• This is a political forum that is non-biased/non-partisan and treats every person's position on topics equally. This debate forum is not aligned to any political party. In today's politics, many ideas are split between and even within all the political parties. Often we find ourselves agreeing on one platform but some topics break our mold. We are here to discuss them in a civil political debate. If this is your first visit to our political forums, be sure to check out the RULES. Registering for debate politics is necessary before posting. Register today to participate - it's free!
  • Welcome to our archives. No new posts are allowed here.

Meet the Vigilantes Who Patrol Trump Rallys

Ahlevah

DP Veteran
Joined
Aug 21, 2009
Messages
8,963
Reaction score
2,960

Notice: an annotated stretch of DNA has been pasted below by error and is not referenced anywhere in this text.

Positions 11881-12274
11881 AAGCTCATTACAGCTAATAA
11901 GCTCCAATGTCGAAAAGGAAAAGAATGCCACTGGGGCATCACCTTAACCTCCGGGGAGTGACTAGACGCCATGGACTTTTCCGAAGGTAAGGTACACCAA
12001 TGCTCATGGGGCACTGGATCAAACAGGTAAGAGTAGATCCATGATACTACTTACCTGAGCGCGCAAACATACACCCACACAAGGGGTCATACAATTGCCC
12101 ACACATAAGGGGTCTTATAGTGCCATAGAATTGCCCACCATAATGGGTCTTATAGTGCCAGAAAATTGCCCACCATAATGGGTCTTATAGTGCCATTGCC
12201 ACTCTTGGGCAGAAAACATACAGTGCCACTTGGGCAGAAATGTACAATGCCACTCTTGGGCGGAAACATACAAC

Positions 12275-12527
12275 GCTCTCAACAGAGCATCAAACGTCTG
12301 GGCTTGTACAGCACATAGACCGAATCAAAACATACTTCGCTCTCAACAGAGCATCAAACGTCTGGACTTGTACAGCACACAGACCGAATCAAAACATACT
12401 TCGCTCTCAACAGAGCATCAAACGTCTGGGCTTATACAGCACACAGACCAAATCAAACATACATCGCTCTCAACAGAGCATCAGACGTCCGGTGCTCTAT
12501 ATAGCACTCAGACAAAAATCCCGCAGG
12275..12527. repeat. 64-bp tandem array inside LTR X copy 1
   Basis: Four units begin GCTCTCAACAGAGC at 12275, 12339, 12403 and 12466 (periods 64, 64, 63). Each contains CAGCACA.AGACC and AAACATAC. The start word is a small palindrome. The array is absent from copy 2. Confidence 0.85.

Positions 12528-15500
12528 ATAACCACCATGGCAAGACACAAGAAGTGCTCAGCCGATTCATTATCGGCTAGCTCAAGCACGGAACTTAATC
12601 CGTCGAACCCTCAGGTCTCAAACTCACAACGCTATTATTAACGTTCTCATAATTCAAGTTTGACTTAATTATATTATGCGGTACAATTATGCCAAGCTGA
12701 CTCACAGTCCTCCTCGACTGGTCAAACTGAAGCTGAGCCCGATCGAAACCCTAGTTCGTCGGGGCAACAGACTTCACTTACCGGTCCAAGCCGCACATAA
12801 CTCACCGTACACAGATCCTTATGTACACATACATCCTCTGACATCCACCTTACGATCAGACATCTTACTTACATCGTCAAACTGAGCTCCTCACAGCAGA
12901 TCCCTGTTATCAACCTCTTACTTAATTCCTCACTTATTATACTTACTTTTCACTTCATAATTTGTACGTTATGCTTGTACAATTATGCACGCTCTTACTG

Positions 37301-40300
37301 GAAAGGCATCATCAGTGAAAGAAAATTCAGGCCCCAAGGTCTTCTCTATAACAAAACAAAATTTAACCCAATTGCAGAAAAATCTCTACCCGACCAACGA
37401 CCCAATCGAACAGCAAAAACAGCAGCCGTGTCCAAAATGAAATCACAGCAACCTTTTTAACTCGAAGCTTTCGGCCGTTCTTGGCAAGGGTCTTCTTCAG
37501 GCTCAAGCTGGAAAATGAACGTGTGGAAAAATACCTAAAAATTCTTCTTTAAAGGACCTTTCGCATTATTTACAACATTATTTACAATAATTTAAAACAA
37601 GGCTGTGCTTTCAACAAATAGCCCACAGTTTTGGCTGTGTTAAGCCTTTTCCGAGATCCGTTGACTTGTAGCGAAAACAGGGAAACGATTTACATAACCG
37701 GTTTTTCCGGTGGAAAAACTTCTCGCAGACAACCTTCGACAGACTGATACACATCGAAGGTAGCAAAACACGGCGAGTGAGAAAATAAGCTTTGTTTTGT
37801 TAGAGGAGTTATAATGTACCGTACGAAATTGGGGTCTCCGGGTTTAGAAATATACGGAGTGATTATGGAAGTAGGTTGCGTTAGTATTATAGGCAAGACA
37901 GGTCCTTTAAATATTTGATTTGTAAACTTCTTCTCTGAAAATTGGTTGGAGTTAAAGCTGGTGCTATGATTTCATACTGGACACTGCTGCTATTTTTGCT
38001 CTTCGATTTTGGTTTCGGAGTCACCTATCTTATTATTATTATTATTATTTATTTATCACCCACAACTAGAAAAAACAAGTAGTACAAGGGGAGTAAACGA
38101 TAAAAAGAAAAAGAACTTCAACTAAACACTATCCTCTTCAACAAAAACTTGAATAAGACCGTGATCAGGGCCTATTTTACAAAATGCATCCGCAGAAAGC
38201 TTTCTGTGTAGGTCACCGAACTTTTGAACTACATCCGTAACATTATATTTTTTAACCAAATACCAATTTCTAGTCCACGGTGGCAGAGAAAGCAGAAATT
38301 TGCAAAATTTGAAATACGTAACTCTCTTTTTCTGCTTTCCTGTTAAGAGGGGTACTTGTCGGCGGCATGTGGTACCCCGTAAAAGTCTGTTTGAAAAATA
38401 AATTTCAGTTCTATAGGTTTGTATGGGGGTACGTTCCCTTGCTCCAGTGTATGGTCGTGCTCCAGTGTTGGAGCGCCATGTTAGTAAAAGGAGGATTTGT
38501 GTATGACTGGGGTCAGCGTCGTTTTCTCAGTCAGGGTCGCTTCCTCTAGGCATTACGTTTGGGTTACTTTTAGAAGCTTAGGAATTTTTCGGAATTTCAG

Location
Pindostan
Gender
Male
Political Leaning
Other
We had to know the Chicago debacle would lead to a response, and this is it:

It was Friday night and Chris Cox was sitting at the No Name Saloon in Edgewater, Florida, planning a pro-Trump rally during Daytona Bike Week, when he looked up at the television in the bar. Protesters were clashing with Donald Trump’s supporters inside a packed Chicago arena, forcing the campaign to cancel the event and urge everyone to leave “in peace.”

“The TV comes on and there’s chaos and mayhem in Chicago and all we could do is shake our heads,” said Cox. “At that moment we couldn’t really see our role. We were in shock. But over the next couple days we heard cries from our other members. ‘Can you come to this rally? Can you come to that rally?’”

Cox decided that his 30,000-member group, “Bikers for Trump,” would no longer be just a support organization focused primarily on holding independent rallies for the Republican front-runner. It would transform into a volunteer security force, patrolling Trump’s events to identify protesters for paid security and police, forming barriers to protect Trump supporters, and playing backup to the cops as they removed unwanted attendees from the campaign’s rallies.